For context, the Chevrolet Bolt starts at $32,495 and features 259 miles of range, while the Hyundai Kona Electric SEL starts at $35,245 and features 258 miles of range. More importantly, both of these models feature modern CCS fast-charging connectors. While the 62 kWh Leaf’s price jump does include more features than the outgoing S Plus model, it doesn’t address the Leaf’s capability limitations. While some consumers may have been willing to put up with these limitations for a cheap starting price, the 2023 Leaf SV Plus doesn’t seem set up for success.

Pushin’ P

2023 Lucid Air Grand Touring Performance front three-quarter view
Photo credit: Lucid Motors

After selling out the Lucid Air Dream Edition, Lucid’s making high performance a little less limited with a new trim called the Grand Touring Performance. The specs are quite strong: 1,050 horsepower, 0-60 mph in a quoted 2.6 seconds and 446 miles of estimated range. That should worry the Porsche Taycan Turbo. While these figures are all a tick behind the Air Dream Edition P’s figures, who’s really going to notice a tenth of a second? More importantly, the Grand Touring Performance does the 0-60 mph dash four tenths of a second quicker than the standard Grand Touring trim. Now that’s something customers will notice.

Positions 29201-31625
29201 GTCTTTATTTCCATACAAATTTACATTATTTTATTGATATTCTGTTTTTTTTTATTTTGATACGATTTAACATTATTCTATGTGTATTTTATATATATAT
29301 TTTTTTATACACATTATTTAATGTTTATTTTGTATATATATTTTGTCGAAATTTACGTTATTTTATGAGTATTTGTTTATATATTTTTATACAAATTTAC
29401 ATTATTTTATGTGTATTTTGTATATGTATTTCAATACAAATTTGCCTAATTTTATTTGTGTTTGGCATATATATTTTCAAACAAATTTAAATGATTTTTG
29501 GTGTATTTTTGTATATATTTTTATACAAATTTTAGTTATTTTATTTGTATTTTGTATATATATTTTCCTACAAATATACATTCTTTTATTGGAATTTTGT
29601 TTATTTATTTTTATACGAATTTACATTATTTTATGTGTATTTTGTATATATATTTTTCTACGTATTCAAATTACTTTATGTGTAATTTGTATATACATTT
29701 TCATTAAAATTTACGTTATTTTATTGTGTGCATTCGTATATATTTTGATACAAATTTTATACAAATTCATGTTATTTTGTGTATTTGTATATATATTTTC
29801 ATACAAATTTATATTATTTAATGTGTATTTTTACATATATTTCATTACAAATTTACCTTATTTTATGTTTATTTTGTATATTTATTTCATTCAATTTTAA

Keen carspotters will be able to identify an Air Grand Touring Performance by its distinctive five-blade wheels. A massive 21 inches in diameter, these alloys are reminiscent of modern Porsche interpretations of the classic Fuchs alloy, except with a literal twist. I won’t lie, they look pretty sweet, and I’m normally a hater of the black wheels with cut faces trope. The Lucid Air Grand Touring Performance starts at $179,000 and first deliveries will start in June. Admittedly, it’s pretty rare for a car manufacturer to announce pricing for a new trim level at the same time as the new trim level itself, so kudos to Lucid for such early transparency.

Bull On Parade

Lamborghini Huracán Technica front three-quarter view
Photo credit: Lamborghini

Sensing a gulf between the absolutely insane Huracán STO and the perfectly docile Huracan EVO, Lamborghini has introduced a new middle child to the Huracán V10 supercar lineup. Called the Technica, it pairs STO power with a touch of civility. Just a touch.